Philanthropy Opens a World of Neurogenetics for a New Fellow at the University of Alberta

Medical fellowship funds an extra year of specialization that might otherwise be out of reach for top residents.

Mary Frances Hill - 14 December 2023

When you’re deeply curious and engaged, doors can open for you across the world — often in places you least expect.

The daughter of two mathematicians, Marta Villa Lopez grew up in Madrid, Spain. She has practiced as a neurologist in Spain, completed one fellowship in Toronto and collaborated on research in both the Canadian city and in Sweden. While those locales are exciting places for a neurologist to learn and work, it’s Edmonton and the U of A that have opened her eyes to a world that she’d never known, thanks to a fellowship generously funded by two of Alberta’s most prominent clinicians, Oksana Suchowersky, ’73 BSc(Hons), and her partner, Chris Eagle, chair of the board at the Alberta Cancer Foundation.

The one-year Dr. Oksana Suchowersky and Dr. Chris Eagle Clinical Fellowship provides up to $100,000 for training for exceptional clinical fellows who have completed residency in neurology or medical genetics. It allows trainees to build capacity and expertise in the areas of neurogenetics.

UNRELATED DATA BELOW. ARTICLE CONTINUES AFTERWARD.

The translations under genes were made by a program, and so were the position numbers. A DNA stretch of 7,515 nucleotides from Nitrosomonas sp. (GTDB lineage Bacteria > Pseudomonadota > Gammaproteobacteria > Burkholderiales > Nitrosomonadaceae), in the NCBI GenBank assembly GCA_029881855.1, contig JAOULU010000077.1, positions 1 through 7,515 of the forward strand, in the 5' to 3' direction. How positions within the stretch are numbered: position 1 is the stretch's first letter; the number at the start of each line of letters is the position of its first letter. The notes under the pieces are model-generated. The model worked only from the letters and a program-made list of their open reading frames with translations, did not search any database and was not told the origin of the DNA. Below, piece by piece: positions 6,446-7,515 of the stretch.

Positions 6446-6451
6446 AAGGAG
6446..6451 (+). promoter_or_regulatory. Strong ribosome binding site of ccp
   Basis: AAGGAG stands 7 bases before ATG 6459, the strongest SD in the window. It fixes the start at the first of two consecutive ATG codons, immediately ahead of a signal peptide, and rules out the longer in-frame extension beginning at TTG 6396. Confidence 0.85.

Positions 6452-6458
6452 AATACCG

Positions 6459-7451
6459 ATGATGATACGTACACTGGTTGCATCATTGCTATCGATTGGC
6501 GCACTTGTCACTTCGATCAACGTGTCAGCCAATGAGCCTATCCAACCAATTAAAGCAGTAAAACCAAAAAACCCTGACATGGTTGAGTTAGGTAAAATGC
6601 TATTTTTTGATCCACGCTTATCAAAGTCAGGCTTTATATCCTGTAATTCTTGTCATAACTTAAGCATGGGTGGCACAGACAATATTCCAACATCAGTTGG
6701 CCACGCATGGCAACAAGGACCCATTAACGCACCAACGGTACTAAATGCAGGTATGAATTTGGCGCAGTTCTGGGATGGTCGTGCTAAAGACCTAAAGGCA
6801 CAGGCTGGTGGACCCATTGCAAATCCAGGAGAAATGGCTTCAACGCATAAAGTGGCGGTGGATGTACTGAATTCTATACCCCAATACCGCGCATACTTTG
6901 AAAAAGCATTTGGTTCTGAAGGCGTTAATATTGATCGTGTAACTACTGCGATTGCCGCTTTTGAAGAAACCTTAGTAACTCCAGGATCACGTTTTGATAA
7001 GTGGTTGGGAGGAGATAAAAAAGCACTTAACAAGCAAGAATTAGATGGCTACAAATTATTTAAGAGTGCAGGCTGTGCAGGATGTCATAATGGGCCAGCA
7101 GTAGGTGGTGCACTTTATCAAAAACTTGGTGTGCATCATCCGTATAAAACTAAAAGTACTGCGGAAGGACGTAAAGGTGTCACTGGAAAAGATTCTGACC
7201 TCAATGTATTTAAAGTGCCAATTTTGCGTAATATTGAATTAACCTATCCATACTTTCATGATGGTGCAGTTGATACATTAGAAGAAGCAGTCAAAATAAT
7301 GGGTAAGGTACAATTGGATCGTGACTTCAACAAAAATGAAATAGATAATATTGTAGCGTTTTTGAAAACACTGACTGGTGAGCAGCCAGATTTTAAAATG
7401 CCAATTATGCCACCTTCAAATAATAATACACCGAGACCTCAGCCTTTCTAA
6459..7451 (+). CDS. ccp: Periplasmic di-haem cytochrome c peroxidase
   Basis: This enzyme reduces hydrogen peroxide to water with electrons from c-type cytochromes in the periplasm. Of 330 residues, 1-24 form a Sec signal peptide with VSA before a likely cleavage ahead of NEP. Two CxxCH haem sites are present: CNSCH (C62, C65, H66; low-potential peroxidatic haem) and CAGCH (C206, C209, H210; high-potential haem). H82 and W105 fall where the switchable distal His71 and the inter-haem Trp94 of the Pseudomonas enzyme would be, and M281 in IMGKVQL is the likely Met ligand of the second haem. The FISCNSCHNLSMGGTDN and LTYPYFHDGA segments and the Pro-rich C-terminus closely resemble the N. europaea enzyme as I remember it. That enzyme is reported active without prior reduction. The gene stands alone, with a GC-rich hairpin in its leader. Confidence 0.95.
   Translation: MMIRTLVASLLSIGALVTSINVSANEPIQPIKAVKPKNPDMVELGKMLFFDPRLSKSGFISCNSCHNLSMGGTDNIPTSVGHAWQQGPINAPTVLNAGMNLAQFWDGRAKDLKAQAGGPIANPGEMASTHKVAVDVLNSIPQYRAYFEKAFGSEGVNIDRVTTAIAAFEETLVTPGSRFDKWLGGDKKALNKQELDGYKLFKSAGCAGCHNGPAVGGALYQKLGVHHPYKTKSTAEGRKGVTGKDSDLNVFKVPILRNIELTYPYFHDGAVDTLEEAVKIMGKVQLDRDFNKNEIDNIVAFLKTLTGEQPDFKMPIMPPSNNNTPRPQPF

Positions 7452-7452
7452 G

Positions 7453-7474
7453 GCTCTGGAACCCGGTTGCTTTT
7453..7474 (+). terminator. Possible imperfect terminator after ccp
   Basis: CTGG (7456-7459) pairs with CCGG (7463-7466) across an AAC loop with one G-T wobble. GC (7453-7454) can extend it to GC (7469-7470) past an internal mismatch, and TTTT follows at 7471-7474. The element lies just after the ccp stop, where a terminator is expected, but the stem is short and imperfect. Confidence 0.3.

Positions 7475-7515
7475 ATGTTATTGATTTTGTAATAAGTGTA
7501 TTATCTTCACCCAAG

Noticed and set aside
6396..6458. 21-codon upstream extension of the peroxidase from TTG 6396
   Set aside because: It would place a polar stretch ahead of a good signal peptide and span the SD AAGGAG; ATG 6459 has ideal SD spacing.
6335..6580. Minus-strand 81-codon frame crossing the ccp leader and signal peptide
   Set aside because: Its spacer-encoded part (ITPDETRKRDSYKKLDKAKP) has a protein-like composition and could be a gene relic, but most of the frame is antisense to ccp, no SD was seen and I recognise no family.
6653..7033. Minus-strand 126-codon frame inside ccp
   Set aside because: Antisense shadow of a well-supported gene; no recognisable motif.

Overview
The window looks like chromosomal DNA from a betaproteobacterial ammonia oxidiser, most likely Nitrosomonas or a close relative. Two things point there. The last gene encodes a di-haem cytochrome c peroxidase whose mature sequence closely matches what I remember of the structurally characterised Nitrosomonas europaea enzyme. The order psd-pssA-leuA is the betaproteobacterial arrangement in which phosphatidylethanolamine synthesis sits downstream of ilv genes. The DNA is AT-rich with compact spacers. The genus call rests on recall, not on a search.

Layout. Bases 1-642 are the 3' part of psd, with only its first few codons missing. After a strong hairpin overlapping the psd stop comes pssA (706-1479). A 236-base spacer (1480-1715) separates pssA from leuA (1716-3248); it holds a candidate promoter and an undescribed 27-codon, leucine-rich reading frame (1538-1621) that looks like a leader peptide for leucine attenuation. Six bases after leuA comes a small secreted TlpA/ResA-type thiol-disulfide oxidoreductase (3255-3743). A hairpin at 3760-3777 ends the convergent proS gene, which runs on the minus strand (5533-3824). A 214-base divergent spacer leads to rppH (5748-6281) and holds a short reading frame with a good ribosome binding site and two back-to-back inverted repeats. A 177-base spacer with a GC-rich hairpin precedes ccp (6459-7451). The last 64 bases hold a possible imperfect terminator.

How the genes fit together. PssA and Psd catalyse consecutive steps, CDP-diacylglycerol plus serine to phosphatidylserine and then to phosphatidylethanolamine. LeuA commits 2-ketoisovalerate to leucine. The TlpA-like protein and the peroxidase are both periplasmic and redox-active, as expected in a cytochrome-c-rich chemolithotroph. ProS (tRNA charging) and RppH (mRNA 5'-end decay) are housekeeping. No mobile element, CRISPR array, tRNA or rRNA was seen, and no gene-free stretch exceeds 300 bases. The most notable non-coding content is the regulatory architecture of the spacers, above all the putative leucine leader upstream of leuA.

Just a few months into it, the experience is transforming Villa Lopez’s life and career, she says.

“When I started studying medicine, I knew I would go to something that had to do with the brain. There is so much to know and learn about it,” she says. “I’ve always been intrigued by it.”

The fellowship is awarded to University of Calgary and University of Alberta recipients in alternating years. The first award recipient, Xiao-Ru Yang, wrapped up her fellowship earlier this year at University of Calgary.

Both Eagle and Suchowersky know firsthand how vital fellowships can be to launch a career. Suchowersky says her own fellowship at the University of British Columbia (UBC) served as a catalyst for her, allowing her to dive into a neurogenetics subspecialty.

In a feat of perfect timing, Suchowersky completed a residency in neurology in 1983 — the same year scientists located the gene responsible for Huntington disease — at the same time as she began a fellowship at UBC, focusing on the diagnosis and treatment of patients with Huntington and other neurogenetic disorders.

Eagle, a professor and former head of Alberta Health Services, got his start with a Detweiler fellowship from the Royal College of Physicians and Surgeons of Canada that allowed him to study cardiac anesthesiology at the Mayo Clinic in the mid-1980s. Later, he received an honorary fellowship from the Australian and New Zealand College of Anesthetists.

The couple’s generous gift stems from their deep compassion for the next generation of clinical caregivers, and a shared optimism for the care of patients dealing with neurogenetic disorders such as Huntington, Parkinson and muscular dystrophy.

“Scientists are developing therapies that could someday modify the course of disease,” Suchowersky says. “And that would be life-changing for patients.”